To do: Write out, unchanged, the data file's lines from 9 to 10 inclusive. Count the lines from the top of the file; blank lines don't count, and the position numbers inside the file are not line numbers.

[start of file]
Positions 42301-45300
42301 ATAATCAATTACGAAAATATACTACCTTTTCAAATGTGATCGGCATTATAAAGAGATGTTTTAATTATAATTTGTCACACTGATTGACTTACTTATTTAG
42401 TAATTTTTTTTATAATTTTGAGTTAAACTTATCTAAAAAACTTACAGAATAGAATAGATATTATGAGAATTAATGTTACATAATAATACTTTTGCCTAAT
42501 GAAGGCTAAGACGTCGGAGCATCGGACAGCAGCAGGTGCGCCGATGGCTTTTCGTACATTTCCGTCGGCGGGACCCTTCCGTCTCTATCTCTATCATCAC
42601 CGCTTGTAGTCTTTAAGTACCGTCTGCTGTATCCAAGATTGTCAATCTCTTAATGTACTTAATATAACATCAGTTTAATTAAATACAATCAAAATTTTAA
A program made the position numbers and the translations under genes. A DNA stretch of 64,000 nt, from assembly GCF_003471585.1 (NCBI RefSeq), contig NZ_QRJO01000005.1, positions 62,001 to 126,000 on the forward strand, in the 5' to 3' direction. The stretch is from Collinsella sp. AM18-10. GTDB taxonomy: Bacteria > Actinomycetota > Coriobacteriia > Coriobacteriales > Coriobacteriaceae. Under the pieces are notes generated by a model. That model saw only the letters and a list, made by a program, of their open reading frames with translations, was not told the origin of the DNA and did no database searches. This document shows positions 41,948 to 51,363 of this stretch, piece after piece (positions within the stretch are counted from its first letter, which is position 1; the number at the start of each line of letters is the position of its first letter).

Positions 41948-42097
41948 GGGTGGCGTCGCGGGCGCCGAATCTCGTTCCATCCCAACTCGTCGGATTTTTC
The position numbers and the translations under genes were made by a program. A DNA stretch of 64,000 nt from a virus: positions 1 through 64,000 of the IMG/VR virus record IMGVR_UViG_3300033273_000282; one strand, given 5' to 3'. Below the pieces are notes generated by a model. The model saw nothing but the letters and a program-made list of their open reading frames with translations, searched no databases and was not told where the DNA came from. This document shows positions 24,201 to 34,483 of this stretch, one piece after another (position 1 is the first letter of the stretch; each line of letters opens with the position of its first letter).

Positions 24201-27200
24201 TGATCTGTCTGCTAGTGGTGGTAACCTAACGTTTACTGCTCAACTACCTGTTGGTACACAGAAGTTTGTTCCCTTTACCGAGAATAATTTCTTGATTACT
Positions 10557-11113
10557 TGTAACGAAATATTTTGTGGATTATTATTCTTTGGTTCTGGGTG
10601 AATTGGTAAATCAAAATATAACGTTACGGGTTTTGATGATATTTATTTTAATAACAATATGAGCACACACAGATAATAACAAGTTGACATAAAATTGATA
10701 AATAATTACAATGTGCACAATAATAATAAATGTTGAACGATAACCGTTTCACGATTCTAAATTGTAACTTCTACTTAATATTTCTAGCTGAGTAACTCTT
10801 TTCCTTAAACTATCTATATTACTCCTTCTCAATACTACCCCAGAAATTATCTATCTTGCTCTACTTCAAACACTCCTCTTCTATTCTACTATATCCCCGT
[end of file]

The position numbers and the translations under genes were made by a program. A DNA stretch of 64,000 nt from a virus: positions 1 through 64,000 of the IMG/VR virus record IMGVR_UViG_3300033273_000282; one strand, given 5' to 3'. Below the pieces are notes generated by a model. The model saw nothing but the letters and a program-made list of their open reading frames with translations, searched no databases and was not told where the DNA came from. This document shows positions 24,201 to 34,483 of this stretch, one piece after another (position 1 is the first letter of the stretch; each line of letters opens with the position of its first letter).

Positions 24201-27200